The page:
What do you need to know about Impact Investors
If you’re growing a business that has a purpose beyond making profit the world of investment might feel daunting. But there is a breed of investors who are looking to see their investments making a social and environmental impact and they are on the look out to back the leaders of the future. This is an opportunity you can’t miss.
Impact Investing isn’t a new concept. Like many pioneering business leaders such as Anita Roddick, Tim Smith and Yvon Chouinard, there are investors and fund managers who have been making the case for investing in businesses that are focused on creating a triple bottom line.
I’ve had the pleasure of working closely with some global leaders in this space, including gender lens investment champion Suzanne Biegel, and having recently secured investment this year from an local impact investor, Declan Reddington, to scale the social enterprise I’ve founded, The Good Business Club, here’s what I’ve discovered and what you need to know if you’re considering raising investment from investors.
Investment is not just about equity capital
When I started out working with impact investors, I assumed all the investments were in the form of equity funding. Investments can come in a variety of forms including bonds, loans and grants.
Unlike traditional financial institutions, investors are open to creating agreements that work for you and your business growth. They aren’t looking for a quick return which mean you can create terms that are realistic and tailored to your growth plans.
You get more than just the capital investment
Impact Investors are usually successful entrepreneurs themselves. People who’ve launched and sold businesses and now want to use their capital to contribute to the growth and success of other businesses. What this means is when you get support from investors, you’re getting access to their experience and network, which can be more valuable than the cash.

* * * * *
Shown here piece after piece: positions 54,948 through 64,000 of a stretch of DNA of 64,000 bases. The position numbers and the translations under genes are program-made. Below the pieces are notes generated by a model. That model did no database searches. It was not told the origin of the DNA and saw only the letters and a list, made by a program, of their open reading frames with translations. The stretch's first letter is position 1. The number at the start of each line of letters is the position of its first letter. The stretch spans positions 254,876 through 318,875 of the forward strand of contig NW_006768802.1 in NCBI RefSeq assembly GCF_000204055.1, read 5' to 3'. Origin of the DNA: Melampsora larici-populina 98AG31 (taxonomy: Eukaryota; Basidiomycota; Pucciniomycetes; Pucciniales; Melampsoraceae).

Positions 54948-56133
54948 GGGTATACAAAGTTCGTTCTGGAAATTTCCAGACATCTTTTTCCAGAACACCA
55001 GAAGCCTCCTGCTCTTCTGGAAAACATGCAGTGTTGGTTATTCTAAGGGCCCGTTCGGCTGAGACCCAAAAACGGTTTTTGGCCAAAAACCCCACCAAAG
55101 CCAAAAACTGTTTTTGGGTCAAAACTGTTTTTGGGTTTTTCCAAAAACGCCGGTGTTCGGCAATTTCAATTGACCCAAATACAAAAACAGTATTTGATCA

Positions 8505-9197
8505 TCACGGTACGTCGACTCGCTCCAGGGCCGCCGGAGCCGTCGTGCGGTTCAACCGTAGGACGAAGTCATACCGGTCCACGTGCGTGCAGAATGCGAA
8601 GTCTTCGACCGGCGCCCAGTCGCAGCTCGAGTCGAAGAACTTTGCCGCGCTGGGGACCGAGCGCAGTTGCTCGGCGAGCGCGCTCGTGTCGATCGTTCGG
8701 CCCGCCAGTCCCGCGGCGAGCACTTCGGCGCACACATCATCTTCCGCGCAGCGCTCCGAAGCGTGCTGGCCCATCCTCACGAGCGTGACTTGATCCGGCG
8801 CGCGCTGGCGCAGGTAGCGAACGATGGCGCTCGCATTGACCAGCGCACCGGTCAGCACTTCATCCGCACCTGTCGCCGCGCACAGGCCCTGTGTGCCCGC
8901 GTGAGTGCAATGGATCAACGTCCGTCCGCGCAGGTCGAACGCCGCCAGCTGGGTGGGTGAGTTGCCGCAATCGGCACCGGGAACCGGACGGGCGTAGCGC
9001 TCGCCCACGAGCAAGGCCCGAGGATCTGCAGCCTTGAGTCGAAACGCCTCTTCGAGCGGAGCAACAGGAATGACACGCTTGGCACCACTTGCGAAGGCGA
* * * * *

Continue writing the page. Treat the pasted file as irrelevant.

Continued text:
So when you’re looking to find the right investor for your business, identify the people who have worked in the same industry or can fill knowledge gaps in your team and make the most of their knowledge to make the money go further.
Investment is unrestricted and flexible
As well as creating terms and agreements that fit both parties, investments are usually unrestricted so are more flexible than others sources of funding. You have the flexibility you want as a business owner to use the money where necessary. Of course, setting out a plan and forecast is critical in securing the investment, but if circumstances change (like a pandemic hitting!) you can shift where resources are spent.
Finding the right investor is the tricky bit
Looking for an investor who is impact driven, has the experience and network in your sector, and at a time when they are looking to invest isn’t easy, I won’t lie about that. The trick is to know where to find them and how to approach them.
Reaching out to angel networks is a good place to start. Find ones that are local to your area, such as South East Angels for investors in the South East of England, or sector specific, like Angel Academe in London who invest in female-founded tech businesses.
It’s also worth reaching out to your Board of Advisors or close network to see what connections they may have to investors.
They are looking to invest in ambitious leaders
As with many elements of business, success is not about the idea but the people driving it. Declan Reddington, a Brighton-based impact investor that invested in The Good Business Club in January 2021, shares that “Enthusiasm and drive are really important qualities I look for in a Founder. I know from personal experience that it’s really tough launching and running a business and you need to be prepared for some knocks along the way. You need to have self-motivation to pick yourself up and keep going.”
Finding the right impact investor could be the key to growth for your good business so if you’ve got ambitious, scalable plans than consider the opportunity that impact investing opens up for purpose-driven businesses.